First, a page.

- If a third party makes a request on someone else’s behalf it is the third party’s responsibility to provide evidence of their authority to make the request – if there is no evidence of their authority, you are not required to respond to the request;
- Counting time – if the date on which you are supposed to respond falls on a weekend or a public holiday, you have until the next working day to respond;
- When a request is complex, the timeframe for response may be extended – importantly, requests that involve a large volume of information may add to the complexity of a request. However, a request is not complex solely because the individual has requested a large amount of information. Factors which might indicate a request is complex include: (i) technical difficulties in retrieving the information; (ii) applying an exemption that involves large volumes of “particularly sensitive information” and (iii) if specialist work is involved in redacting information;
- Controllers are required to make extensive efforts to find and retrieve the requested information – difficulty finding data is not sufficient to relieve a controller of its regulatory obligations;
- Although you may ask a requester to specify the information or processing activities their request relates to, he/she is entitled to ask for ‘all the information you hold’ about them;
- There is no ‘technology exemption’ from the right of access and backed-up data still needs to be located – the ICO expects you to have procedures in place to find and retrieve backed-up data;
- Although subject access requests are generally motive blind, there are some interesting examples of when they may be considered ‘manifestly unfounded’ and therefore able to be refused – for example, when the individual clearly has no intention to exercise their right of access, or when the request is malicious in intent and is being used to harass an organisation with no real purposes other than to cause disruption;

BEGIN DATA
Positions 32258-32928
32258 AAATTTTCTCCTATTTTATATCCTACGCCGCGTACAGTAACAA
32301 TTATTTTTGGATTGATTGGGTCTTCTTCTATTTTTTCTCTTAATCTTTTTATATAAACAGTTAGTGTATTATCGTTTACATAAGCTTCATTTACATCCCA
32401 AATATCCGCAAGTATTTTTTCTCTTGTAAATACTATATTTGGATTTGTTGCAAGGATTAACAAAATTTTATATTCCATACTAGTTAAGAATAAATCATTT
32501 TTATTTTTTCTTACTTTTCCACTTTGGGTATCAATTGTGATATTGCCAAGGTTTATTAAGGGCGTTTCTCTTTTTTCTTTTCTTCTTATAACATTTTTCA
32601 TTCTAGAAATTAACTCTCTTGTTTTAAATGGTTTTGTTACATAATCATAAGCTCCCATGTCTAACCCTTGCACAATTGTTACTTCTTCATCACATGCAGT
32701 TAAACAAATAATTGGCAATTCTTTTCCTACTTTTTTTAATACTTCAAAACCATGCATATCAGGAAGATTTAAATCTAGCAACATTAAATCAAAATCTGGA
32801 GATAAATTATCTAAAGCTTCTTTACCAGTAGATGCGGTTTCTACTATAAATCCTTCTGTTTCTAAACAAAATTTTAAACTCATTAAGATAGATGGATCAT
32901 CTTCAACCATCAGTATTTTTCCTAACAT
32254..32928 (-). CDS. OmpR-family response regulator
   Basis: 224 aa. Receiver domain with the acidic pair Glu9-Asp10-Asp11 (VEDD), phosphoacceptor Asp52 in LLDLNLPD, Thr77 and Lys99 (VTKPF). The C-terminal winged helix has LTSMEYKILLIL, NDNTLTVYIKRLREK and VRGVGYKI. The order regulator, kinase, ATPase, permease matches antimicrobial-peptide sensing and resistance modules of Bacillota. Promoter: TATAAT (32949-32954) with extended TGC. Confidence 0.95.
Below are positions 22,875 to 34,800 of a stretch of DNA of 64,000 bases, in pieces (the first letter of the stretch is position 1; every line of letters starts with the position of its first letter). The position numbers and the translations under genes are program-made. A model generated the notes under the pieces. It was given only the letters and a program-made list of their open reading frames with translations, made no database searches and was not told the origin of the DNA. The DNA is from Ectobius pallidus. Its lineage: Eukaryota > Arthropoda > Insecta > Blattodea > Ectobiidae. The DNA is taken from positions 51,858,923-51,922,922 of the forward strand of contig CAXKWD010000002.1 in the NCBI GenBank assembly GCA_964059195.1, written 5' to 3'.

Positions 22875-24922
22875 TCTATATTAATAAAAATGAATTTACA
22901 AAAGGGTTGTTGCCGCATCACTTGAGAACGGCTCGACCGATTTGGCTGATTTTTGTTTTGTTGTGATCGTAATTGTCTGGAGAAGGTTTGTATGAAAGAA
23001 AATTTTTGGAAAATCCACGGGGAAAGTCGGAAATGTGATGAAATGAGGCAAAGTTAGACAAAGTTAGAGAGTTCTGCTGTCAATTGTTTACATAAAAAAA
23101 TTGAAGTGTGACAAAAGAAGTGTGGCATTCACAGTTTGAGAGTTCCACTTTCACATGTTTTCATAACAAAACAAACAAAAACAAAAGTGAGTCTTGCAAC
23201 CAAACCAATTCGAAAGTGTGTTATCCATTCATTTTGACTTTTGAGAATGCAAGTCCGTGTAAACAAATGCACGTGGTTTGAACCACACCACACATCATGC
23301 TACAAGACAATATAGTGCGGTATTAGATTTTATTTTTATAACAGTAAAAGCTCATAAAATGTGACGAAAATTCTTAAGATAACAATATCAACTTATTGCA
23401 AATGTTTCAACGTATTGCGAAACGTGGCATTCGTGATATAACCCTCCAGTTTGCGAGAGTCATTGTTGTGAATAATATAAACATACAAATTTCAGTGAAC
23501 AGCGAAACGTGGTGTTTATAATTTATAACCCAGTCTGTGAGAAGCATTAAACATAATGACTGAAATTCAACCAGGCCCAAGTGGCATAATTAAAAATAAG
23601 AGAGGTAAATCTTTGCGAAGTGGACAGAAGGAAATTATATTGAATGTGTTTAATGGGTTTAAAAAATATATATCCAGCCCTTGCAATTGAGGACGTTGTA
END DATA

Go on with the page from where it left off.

- When relying on one, you should justify and document your reasons for relying on an exemption so you can demonstrate your compliance;
- Insights about an individual’s behaviour which are based on a data subject’s use of your service are personal data and are also subject to the right of access; and
- Failure to comply with a subject access request could result in a complaint to the ICO and enforcement action. The requesting individual could also apply to the court for a court order requiring you to comply.
The ICO consultation
The consultation is open until 12 February 2020. In particular, the ICO is seeking feedback on whether: there is enough detail provided and the examples provided. Interestingly, the ICO appears interested to include a wide variety of examples in relation to “manifestly unfounded or excessive” subject access requests (which controllers are permitted to charge a fee for responding to, or to refuse to act upon) across various sectors, and is asking respondents to provide examples of what they consider to be a manifestly unfounded or excessive request.